Leontyne Price interview: 'It's terrible but you know I just love the sound of my own voice'
Monday, February 6, 2017
A classic meeting with Leontyne Price, from Gramophone in August 1971, by Alan Blyth
At the impressionable age of nine, Leontyne Price was taken to hear a recital by Marian Anderson at Jackson, Mississippi. Although she had taken piano lessons earlier, this was, she says, her first real experience of classical music. 'The whole aura of the occasion had a tremendous effect on me, particularly the singer's dignity and, of course, her voice'. But at this time Price had no thought of becoming a singer herself, although music was already filling her life. Her mother – 'a divine creature' – was a soloist in the local Methodist church choir and her father played the tuba in the church band. The young Leontyne played the piano at community functions, studied the instrument at high school, had intended to become a music teacher. When she got to college, where she was to study for a teacher's degree, she began singing in the glee club, but she still didn't realise the potential of her voice.
That was only recognised when she had won a scholarship to the Juilliard School in New York where she eked out her limited financial resources – 'my parents came from a humble background' – by working at the International House for home and foreign students – 'a United Nations kind of place'. She received every kind of encouragement from the authorities. 'In fact, everyone realised I had a voice except me'.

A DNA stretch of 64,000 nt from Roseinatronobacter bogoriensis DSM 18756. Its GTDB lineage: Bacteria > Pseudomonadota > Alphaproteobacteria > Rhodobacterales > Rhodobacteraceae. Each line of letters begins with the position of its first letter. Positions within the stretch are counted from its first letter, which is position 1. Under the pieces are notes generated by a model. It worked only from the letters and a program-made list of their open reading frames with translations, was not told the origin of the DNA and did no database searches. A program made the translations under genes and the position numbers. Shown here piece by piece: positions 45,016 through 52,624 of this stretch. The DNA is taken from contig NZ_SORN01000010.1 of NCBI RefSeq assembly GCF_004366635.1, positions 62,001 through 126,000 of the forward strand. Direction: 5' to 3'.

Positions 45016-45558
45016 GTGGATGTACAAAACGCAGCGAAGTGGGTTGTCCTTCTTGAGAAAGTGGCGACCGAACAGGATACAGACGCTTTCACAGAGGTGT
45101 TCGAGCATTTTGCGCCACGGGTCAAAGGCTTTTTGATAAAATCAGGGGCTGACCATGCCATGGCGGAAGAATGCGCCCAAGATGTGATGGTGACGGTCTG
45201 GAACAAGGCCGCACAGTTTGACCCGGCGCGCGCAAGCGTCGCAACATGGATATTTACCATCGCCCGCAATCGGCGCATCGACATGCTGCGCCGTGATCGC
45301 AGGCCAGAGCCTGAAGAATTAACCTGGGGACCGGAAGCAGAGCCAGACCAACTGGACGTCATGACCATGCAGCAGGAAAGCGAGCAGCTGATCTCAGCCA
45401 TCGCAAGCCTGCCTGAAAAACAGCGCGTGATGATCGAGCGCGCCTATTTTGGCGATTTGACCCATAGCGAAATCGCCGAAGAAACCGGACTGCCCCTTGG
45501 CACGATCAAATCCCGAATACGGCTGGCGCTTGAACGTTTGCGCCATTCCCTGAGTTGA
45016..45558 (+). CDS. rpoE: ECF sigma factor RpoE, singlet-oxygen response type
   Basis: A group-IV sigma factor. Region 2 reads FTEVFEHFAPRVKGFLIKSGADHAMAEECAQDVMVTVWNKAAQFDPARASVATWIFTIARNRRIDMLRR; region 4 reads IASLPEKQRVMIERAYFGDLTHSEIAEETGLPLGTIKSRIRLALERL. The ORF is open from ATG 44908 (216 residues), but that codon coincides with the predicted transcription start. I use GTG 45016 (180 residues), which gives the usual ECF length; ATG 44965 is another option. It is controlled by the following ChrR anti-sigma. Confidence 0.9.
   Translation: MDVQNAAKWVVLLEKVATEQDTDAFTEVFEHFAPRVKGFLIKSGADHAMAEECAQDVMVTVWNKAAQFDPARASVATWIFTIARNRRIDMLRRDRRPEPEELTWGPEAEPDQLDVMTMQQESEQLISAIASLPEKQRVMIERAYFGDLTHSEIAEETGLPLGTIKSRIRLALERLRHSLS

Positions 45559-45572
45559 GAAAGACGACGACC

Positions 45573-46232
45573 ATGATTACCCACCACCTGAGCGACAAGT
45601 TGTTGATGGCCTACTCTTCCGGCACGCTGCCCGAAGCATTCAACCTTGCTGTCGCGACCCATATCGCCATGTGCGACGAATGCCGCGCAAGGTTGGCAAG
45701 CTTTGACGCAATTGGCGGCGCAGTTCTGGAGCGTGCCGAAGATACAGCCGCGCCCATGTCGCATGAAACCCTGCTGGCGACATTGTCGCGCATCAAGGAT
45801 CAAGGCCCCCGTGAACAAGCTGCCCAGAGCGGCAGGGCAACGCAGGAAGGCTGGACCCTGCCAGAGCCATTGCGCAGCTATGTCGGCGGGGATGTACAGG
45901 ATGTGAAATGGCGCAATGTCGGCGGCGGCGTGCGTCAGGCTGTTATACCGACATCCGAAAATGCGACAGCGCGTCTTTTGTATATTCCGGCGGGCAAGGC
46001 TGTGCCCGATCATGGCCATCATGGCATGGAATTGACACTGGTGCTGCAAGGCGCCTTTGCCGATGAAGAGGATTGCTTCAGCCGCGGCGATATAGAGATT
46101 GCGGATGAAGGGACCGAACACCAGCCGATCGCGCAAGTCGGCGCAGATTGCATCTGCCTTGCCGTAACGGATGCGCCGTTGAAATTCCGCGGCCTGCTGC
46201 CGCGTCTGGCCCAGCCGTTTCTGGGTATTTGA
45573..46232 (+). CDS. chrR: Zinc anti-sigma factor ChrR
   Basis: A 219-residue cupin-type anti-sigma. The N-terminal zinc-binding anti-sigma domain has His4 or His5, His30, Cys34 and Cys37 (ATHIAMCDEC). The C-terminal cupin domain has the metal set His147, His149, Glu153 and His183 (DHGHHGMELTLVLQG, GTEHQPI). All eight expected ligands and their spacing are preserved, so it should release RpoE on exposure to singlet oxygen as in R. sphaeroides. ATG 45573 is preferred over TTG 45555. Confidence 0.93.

Just about this time she caught, as she puts it, 'a dose of the operatic monster' by going to hear Welitsch in Salome at the Met – 'the first opera I'd ever seen' – and she was exhilarated by the experience. She began studying in the Juilliard opera department and she was soon singing major roles in its productions, among them Mistress Ford in Falstaff; which really set her on the road to fame. The composer Virgil Thomson heard her and offered her a part in a revival he was preparing of his opera, Four Saints in Three Acts. That was in 1952 and the impact of her performance was such that she was immediately offered the role of Bess in Gershwin's opera. 'I thought it was worth leaving the Juilliard to try my wings in this production but I had no idea it would run for so long – nearly two years – and also take me all over Europe. In 1954, I decided I must leave the show and have a go at becoming a concert artist, my real ambition at that time. I suppose I aspired to be in opera but with the then limited outlook for blacks I thought it would be a waste of time to bother with it. Then I saw Callas in Puritani, Butterfly and Norma. She became my great idol and I said to myself that I'd go out of my mind if I couldn't get into this business. From then on I knew I would have to concentrate on the theatre.'